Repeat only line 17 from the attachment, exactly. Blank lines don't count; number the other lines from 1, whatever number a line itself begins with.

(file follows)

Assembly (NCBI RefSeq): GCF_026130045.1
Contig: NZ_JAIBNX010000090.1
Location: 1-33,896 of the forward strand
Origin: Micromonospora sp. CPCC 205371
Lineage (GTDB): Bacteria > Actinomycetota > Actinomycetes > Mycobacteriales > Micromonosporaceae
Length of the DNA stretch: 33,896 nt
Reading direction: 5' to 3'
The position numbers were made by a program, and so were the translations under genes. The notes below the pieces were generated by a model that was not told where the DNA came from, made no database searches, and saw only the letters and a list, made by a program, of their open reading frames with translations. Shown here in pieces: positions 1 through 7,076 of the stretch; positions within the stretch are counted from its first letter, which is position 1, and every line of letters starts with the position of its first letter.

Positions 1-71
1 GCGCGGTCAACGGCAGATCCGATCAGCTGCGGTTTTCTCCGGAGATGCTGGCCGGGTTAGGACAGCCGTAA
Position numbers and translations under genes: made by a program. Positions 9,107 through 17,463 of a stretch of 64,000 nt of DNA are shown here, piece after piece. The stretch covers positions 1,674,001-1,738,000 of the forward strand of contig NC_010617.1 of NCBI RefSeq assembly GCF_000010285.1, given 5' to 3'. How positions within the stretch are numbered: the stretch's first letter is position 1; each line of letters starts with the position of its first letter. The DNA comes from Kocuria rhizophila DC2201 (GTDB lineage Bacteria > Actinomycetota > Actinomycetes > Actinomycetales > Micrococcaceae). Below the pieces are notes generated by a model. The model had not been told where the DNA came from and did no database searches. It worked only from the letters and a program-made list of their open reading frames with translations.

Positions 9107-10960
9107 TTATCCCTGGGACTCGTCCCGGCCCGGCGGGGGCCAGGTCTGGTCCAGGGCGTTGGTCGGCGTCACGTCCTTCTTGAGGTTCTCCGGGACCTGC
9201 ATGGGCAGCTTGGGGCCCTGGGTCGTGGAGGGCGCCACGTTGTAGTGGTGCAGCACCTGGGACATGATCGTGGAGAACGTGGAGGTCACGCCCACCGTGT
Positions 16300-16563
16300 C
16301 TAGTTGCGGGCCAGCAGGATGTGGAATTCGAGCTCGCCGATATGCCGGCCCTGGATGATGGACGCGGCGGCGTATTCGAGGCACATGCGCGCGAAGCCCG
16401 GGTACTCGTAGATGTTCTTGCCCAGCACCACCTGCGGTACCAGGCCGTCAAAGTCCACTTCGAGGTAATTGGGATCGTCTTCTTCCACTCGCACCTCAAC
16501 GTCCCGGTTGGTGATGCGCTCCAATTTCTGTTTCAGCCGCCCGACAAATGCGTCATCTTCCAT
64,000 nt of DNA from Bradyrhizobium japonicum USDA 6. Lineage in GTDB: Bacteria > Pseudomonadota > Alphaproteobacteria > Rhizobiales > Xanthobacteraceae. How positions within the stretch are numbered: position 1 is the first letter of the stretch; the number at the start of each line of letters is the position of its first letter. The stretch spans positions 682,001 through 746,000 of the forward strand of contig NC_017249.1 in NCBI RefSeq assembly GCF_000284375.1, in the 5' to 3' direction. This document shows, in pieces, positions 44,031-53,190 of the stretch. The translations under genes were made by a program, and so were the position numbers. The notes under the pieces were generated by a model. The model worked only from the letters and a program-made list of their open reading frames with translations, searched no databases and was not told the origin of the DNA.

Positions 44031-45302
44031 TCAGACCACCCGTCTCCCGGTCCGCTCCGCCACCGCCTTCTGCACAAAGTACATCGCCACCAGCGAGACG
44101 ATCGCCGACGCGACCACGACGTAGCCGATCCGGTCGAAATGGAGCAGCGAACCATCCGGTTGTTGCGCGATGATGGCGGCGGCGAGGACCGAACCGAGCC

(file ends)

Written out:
16301 TAGTTGCGGGCCAGCAGGATGTGGAATTCGAGCTCGCCGATATGCCGGCCCTGGATGATGGACGCGGCGGCGTATTCGAGGCACATGCGCGCGAAGCCCG